Sunday, December 18, 2005

Feliz Navidad

My Mom and me ran away to Mexico for Christmas. I hate Christmas because of the abuse, and my Mom dislikes it because of my brother's death. Yeah I know, they have Christmas in Mexico, but at least it was in another language that we only barely understood. We flew back on the 25th, with a layover at the Houston George Bush airport. Every time someone at the airport said “Merry Christmas”, my Mom replied "happy holidays!" If you get that joke, you are a news junkie too.

While I was there, I finished reading Invisible Girls by Dr. Patti Feuereisen. About half the book is Dr. Patti sharing her expertise on dealing with the affects of sexual abuse and rape, and the other half is girls and young women telling the story of what happened to them. This book was the inspiration for me to tell the story last week of my sexual abuse experience. I've never actually given a detailed account of what happened to me, and one of the premises of the book is that's how you start healing. I did notice that for me, writing down what happened made me realize how hard I tried to make it stop, and that it wasn't my fault.

This book had a strong emotional impact on me. In the stories that the young women told, I struck by how sadistic, cruel, and dehumanizing the perpetrators were, how long-lasting and difficult the emotional scars were, and how much I related to their stories and their feelings. I felt a lot of sadness and anger over what they went through, and maybe for the first time, what I went through.

I asked my mom if she believed me when I told her and my dad about what was happening. She said they did, but she didn't realize it was serious and thought that I just didn't like being touched. It's true that I don't like being touched, but that came from the sexual and physical abuse. Up until high school, I would flinch if anyone touched me at all. It started to get socially weird because I wouldn't even let my friends hug me. One of my friends took it upon her to drag me over to her whenever she saw me, put her arms around me, and stroke my hair, I guess as some sort of therapy. It was kind of like when I was in junior high and I couldn't say the word “cinnamon”, so my friends made me say it over and over every day until I could say it right.

I went along with my friend's efforts and even forced myself to let people touch me because I certainly didn't want to have to explain every time why I felt physically ill whenever someone tried to touch me. I also was completely committed to the idea that I could just repress the affects of the abuse and it would go away, and I would be "normal". My desire to be something close to normal is in part a rebellion against my abusers, as a refusal to let them get to me and ruin my life. The other part is deep-seeded feelings of humiliation and shame over what had happened to me and how I was treated.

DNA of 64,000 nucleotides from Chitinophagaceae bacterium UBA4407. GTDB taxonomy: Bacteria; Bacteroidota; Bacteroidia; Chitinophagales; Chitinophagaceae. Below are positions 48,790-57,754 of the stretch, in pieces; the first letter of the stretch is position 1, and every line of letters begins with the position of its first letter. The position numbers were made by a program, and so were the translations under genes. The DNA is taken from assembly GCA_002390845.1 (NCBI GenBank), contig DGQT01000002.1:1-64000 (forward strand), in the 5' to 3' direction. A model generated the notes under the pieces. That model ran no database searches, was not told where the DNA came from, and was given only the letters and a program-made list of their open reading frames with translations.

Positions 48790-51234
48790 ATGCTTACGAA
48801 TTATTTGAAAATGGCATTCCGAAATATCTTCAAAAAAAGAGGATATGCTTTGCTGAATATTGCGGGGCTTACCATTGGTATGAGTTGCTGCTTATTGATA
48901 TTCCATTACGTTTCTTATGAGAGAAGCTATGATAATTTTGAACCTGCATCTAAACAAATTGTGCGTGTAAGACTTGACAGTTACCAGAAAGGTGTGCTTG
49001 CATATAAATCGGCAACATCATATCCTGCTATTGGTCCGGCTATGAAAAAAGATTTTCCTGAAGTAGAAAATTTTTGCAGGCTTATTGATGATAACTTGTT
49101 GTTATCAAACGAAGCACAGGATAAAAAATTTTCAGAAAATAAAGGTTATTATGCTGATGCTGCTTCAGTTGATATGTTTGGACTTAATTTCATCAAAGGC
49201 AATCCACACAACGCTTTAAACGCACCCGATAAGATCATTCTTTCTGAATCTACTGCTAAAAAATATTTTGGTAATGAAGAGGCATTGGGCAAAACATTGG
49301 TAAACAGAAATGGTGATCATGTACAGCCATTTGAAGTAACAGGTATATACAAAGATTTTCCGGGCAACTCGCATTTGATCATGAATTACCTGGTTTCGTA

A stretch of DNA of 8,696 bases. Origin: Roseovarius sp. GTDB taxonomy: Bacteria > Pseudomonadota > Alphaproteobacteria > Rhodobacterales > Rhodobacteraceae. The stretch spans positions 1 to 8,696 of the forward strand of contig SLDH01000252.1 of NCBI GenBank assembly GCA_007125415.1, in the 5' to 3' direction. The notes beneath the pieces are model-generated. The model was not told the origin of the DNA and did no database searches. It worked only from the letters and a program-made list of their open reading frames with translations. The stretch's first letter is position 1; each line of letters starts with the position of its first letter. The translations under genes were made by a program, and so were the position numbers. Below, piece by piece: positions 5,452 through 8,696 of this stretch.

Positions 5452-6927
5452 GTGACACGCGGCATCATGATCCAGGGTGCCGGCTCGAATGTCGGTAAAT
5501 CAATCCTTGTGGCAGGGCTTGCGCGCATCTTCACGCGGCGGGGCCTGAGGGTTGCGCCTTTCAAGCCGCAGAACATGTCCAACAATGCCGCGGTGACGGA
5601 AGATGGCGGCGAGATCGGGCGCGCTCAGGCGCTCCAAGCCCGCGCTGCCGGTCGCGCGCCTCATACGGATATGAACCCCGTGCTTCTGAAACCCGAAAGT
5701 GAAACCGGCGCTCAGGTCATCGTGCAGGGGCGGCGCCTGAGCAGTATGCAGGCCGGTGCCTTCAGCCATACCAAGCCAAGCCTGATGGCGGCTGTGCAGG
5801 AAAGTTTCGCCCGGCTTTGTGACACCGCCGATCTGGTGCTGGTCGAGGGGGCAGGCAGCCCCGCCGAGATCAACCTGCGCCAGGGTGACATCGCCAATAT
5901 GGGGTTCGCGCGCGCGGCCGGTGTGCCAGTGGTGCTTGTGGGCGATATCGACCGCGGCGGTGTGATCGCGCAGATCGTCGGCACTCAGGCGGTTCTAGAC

I talked to my mom about how I felt like everything bad had happened to me because I was a girl, that dad hated me and I was treated differently because I was a girl. She said, you're right, that is why.

That is really one of the most difficult things for me. The fact that I was terrorized throughout my childhood, demeaned and humiliated, prevented from making decisions about and expressing myself, not because of what I did or who I was, but because of my gender, is so hard for me to accept. It's wrong, and unfair. My abusers taught me that all I'm good for is to take anger out on, as a scapegoat, and a sexual plaything. My intelligence, my creativity, my humanity doesn’t matter. I may not think that about myself, I may think that's wrong, but I still feel that way. I also feel afraid and distrustful of other people; I'm uncomfortable about my body, and I still tense up when people touch me.

I try to end on a vaguely positive note, but I guess all I can say is that it does help to write about this. I cry while I write, but for someone who’s been holding this in for so long, it feels good to let it out and stop keeping up this fa├žade that nothing is wrong. Obviously, a lot is wrong and it hurts to feel this way about myself.

The book refers to the story of Pandora, and how after all the misfortunes escape from her box, hope flies out. I know, I know, it’s cheesy, but if you don’t open the box, there’s no hope.

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